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Saturday, May 12, 2007

Journey to Florida

For several years we had been looking forward to the day my sister Carol would receive her Doctorate in English from Pensacola Christian College. She actually finished the work the end of last summer but graduation ceremonies are not held until May. As the time drew nearer we began making plans to travel to the graduation with my sister, Betty Ann, and her husband. We mapped out a route that took us to Georgia, Florida, Kentucky, and back home to Pennsylvania, visiting friends and relatives along the way.

Our first stop was near Waynesboro, Georgia, where Betty Ann's daughter, Karen, is teaching school this year. We got there Saturday evening and were there until Monday morning. Karen lives with a widow lady. We stayed there two nights. We went to the Waynsboro Mennonite Church on Sunday morning. They had a potluck meal for dinner which was cooked and served by the men. The majority of the dishes were meat, but it was all very well done. I can't quite imagine the men in our church cooking a meal like that.

After a good Southern breakfast Monday morning, May 7, we headed down to Dublin, Georgia, where we had made plans to visit Jerry and Rhoda Martin. Leroy worked with Jerry at Shank Door back in the 70s, until he moved south. They served us a big dinner and took us around their neighborhood. We could not stay long because my cousin, Evelyn Dick, was expecting us for supper in Albany, Georgia. She had another big meal prepared for us. Three big meals in one day! She had invited her friends, Gilbert and Marilyn Harris, for supper too. We had a good time renewing our acquaintance.

Evelyn provided beds for us for the night and on Tuesday morning, May 8, we headed for Pensacola. Carol had rehersal Tuesday and discovered then she was supposed to wear all black. She had black shoes along but nothing else that color. So she borrowed a pair of nylons from Betty Ann and we made a quick shopping trip to the Goodwill Store where Carol bought a black T-shirt and skirt. Then we went out to Pensacola Beach for the afternoon. They have beautiful white sand there. We crossed a bridge that had been destroyed in Hurricane Katrina and also saw a lot of rebuilding being done along the beach. During the summers Carol was in Pensacola to study, she learned to know Daniel and Debbie Carpenter. They had invited all of us to stay with them when we came for the graduation. We had supper at their house Tuesday evening and slept there two nights.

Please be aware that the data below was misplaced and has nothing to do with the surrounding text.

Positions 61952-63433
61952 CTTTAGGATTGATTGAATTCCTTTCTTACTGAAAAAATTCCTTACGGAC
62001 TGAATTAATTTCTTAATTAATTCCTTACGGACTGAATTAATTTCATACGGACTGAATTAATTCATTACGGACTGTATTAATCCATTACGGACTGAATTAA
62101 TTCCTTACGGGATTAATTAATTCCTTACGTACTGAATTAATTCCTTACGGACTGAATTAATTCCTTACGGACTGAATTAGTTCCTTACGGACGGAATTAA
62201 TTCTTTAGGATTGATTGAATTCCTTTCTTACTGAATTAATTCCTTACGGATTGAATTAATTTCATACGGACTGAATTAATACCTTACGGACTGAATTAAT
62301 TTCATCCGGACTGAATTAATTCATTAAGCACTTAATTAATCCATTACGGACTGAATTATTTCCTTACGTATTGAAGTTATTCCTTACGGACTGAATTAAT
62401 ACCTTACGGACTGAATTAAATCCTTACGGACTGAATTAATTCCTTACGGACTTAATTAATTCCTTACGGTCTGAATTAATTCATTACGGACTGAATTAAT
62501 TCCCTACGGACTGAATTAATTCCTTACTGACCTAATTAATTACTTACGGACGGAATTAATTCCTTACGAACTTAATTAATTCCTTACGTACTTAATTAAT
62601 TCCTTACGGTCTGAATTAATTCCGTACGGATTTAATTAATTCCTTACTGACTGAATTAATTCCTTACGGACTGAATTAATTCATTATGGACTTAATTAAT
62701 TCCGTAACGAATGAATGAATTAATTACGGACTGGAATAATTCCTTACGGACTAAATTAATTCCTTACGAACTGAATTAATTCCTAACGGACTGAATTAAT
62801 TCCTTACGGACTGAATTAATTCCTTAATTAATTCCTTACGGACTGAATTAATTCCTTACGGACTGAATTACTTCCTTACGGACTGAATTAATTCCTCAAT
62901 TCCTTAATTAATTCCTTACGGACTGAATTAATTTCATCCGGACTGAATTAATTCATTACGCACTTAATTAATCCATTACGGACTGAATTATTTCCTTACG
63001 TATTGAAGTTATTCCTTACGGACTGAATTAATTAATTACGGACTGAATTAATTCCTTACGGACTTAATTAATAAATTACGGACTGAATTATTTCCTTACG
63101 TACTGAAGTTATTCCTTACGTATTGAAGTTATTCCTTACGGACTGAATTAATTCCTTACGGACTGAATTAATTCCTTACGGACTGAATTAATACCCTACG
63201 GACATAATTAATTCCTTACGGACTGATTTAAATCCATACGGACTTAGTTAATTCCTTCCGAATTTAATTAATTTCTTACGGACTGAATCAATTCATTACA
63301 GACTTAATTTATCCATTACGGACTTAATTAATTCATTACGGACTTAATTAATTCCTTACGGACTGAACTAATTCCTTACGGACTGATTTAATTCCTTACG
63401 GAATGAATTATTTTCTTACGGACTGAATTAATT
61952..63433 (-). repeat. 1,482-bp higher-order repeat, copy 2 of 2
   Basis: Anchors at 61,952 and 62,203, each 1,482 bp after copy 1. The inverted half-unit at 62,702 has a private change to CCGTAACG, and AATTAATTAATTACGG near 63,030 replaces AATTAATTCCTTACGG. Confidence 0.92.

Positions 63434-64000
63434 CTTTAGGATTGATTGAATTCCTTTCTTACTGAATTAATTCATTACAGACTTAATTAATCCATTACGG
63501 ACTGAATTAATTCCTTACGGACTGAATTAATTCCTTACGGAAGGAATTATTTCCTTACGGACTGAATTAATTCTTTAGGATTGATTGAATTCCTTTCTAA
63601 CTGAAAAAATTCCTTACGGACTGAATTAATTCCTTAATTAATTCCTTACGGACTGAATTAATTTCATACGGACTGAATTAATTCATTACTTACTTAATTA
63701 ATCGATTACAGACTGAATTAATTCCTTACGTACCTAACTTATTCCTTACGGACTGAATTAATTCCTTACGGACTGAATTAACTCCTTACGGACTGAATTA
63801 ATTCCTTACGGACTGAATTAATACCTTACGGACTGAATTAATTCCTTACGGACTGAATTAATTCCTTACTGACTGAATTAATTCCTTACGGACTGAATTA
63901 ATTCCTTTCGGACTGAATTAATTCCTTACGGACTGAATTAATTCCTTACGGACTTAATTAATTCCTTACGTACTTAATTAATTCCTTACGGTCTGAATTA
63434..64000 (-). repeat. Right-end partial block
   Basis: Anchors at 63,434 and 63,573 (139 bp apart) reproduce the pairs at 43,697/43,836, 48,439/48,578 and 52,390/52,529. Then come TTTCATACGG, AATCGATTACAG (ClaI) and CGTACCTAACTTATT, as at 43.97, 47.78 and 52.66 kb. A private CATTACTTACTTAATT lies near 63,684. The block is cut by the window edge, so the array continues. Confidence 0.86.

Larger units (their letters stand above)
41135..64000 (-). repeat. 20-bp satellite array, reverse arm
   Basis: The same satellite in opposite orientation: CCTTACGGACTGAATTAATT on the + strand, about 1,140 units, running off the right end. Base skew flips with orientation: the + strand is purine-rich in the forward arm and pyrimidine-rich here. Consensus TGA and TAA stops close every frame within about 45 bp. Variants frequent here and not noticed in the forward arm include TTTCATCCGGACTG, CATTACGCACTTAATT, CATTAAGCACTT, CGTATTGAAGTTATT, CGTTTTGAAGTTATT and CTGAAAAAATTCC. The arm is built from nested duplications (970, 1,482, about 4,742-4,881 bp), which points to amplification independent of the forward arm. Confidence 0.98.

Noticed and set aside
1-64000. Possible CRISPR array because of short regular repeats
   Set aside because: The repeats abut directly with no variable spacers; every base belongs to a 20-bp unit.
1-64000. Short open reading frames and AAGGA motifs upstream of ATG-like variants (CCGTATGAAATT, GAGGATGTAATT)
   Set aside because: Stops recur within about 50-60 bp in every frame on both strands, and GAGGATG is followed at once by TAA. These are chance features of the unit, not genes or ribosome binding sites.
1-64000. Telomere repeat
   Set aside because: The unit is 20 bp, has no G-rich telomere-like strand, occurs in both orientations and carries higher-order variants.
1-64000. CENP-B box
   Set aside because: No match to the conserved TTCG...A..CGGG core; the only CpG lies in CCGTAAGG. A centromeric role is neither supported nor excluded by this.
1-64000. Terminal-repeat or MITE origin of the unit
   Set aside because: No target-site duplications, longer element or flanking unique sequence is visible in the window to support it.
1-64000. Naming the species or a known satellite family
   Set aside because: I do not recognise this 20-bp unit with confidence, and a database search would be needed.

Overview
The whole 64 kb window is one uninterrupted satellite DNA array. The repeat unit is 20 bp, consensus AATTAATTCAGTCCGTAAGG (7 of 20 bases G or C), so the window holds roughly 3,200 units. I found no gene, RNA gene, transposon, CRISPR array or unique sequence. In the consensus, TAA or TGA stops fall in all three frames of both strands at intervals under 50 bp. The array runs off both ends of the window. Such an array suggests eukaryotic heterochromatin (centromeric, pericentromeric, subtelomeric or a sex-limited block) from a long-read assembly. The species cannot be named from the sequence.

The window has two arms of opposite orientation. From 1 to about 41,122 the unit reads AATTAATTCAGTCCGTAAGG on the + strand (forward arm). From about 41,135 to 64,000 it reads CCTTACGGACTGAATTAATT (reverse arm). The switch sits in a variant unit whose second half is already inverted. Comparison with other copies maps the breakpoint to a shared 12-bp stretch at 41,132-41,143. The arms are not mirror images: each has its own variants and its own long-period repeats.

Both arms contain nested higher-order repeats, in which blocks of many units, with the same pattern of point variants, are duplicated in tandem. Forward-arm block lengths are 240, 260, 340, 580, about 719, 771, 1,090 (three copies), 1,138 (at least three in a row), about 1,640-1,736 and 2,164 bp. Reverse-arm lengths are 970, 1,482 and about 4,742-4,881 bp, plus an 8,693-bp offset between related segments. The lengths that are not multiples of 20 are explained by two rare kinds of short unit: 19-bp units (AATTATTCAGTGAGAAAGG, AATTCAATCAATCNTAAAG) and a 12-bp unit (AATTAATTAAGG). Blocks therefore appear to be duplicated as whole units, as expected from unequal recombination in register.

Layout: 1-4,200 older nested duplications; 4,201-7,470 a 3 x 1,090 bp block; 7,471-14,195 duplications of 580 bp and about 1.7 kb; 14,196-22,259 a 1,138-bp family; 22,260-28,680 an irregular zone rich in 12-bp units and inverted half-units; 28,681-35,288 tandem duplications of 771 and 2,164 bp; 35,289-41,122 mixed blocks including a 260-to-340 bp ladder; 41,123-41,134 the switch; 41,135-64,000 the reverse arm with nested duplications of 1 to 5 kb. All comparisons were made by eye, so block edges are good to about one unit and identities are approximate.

Graduation was at 9:30 on Wednesday morning, May 9. Carol had gotten tickets for us for some of the best seats in the house. The ceremonies were dignified and impressive. Unfortunately, we were not allowed to take pictures. There were around 700 graduates but only five of them received Doctorates. They were the first to come in but the last to receive their diplomas. The Vice-President of the college introduced each one and placed the hood on his/her shoulders. Carol's tassel and hood are blue, which is the color for Doctor of English. As she stood there in her black cap and gown, receiving the honors she deserves, I got a little emotional. We sure are proud of her! But I knew something most of the crowd did not know; she was wearing Goodwill clothes under that high-class gown.